According to a new report, scientists at the University of Texas at Austin have designed a new system that, when fully developed, would use fusion to eliminate most of the transuranic waste produced by nuclear power plants. The invention could help combat global warming by making nuclear power cleaner and thus a more viable replacement of carbon-heavy energy sources, such as coal.
The scientists propose destroying the waste using a fusion-fission hybrid reactor, the centerpiece of which is a high power Compact Fusion Neutron Source (CFNS) made possible by a crucial invention. The CFNS would provide abundant neutrons through fusion to a surrounding fission blanket that uses transuranic waste as nuclear fuel. The fusion-produced neutrons augment the fission reaction, imparting efficiency and stability to the waste incineration process.
The scientists' waste destruction system would work in two major steps.
First, 75 percent of the original reactor waste is destroyed in standard, relatively inexpensive light water reactors (LWRs). This step produces energy, but it does not destroy highly radiotoxic, transuranic, long-lived waste, what the scientists call "sludge."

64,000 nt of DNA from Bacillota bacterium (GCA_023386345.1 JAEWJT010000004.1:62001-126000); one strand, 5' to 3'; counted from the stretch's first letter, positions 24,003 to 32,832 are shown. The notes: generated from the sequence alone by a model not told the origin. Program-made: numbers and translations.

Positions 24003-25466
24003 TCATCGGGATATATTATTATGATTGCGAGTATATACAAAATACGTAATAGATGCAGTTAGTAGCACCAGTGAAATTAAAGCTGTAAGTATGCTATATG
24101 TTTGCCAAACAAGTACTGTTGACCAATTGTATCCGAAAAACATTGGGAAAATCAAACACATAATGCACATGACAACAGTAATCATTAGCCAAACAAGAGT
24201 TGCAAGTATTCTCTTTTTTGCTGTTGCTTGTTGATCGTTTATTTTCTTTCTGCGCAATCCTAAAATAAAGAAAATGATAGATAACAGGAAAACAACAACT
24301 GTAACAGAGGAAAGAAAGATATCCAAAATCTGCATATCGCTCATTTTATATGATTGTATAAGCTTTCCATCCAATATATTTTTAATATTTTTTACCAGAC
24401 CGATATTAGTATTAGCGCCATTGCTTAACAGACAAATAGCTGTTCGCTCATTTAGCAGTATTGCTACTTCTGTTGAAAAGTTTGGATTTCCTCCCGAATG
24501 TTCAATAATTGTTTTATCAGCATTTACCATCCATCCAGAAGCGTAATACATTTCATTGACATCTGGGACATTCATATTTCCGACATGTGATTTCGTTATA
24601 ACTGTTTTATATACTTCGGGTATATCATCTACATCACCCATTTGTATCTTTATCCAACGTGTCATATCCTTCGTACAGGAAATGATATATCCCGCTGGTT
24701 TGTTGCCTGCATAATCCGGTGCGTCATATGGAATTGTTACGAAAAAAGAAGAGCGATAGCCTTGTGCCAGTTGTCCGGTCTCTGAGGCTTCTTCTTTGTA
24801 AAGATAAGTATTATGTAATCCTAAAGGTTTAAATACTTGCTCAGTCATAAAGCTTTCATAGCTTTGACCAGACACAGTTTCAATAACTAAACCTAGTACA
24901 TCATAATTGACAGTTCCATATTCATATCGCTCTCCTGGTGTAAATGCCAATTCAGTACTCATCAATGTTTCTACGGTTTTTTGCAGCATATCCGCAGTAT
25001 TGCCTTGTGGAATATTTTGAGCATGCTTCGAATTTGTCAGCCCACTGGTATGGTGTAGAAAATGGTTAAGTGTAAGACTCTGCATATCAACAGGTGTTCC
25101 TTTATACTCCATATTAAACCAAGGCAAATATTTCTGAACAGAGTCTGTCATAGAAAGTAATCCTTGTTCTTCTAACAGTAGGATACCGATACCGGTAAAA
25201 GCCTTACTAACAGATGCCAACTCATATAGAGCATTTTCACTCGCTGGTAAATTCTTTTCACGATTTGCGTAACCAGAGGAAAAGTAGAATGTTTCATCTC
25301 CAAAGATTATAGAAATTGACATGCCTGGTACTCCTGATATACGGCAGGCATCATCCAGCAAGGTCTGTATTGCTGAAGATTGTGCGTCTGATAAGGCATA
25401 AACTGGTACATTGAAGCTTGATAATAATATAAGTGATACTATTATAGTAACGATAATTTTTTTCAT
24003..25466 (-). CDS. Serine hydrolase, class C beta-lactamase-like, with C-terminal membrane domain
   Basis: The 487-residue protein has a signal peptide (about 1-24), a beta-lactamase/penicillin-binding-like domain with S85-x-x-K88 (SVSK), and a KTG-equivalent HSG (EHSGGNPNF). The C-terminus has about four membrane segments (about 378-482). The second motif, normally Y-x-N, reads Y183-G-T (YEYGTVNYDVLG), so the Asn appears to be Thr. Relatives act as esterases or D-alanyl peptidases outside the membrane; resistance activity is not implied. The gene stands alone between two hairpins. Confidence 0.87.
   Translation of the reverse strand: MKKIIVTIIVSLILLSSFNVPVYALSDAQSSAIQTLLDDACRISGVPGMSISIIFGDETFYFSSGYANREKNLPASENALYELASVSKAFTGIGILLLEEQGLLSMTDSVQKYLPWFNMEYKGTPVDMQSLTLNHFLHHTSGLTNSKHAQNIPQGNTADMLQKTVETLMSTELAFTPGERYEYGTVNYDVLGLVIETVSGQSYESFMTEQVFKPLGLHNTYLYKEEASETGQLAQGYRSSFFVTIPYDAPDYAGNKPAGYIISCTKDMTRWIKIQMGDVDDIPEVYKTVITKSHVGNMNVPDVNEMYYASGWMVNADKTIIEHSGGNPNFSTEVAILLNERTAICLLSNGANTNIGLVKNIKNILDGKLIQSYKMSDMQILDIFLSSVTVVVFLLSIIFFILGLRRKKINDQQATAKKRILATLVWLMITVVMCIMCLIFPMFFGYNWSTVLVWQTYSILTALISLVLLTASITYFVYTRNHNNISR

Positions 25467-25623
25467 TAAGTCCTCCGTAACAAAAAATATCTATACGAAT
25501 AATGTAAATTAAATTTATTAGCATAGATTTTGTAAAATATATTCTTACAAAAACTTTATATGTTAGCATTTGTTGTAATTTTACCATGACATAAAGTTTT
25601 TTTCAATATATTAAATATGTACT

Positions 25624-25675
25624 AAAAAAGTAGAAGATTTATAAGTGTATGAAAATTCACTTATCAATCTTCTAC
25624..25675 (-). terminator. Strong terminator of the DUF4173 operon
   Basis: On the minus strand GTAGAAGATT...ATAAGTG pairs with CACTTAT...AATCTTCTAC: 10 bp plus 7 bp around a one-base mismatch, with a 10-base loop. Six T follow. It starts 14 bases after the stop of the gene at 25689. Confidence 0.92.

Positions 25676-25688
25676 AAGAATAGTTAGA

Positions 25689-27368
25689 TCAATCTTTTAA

In the second step, the sludge would be destroyed in a CFNS-based fusion-fission hybrid. The hybrid's potential lies in its ability to burn this hazardous sludge, which cannot be stably burnt in conventional systems.
One hybrid would be needed to destroy the waste produced by 10 to 15 LWRs.
The process would ultimately reduce the transuranic waste from the original fission reactors by up to 99 percent. Burning that waste also produces energy.
[Fusion–Fission Transmutation Scheme—Efficient destruction of nuclear waste, Fusion Engineering and Design Volume 84, Issue 1, January 2009, Pages 83-88]
Dr. Gopal Rao
Web Science Editor
Editor, Meeting Scene
Materials Research Society (MRS)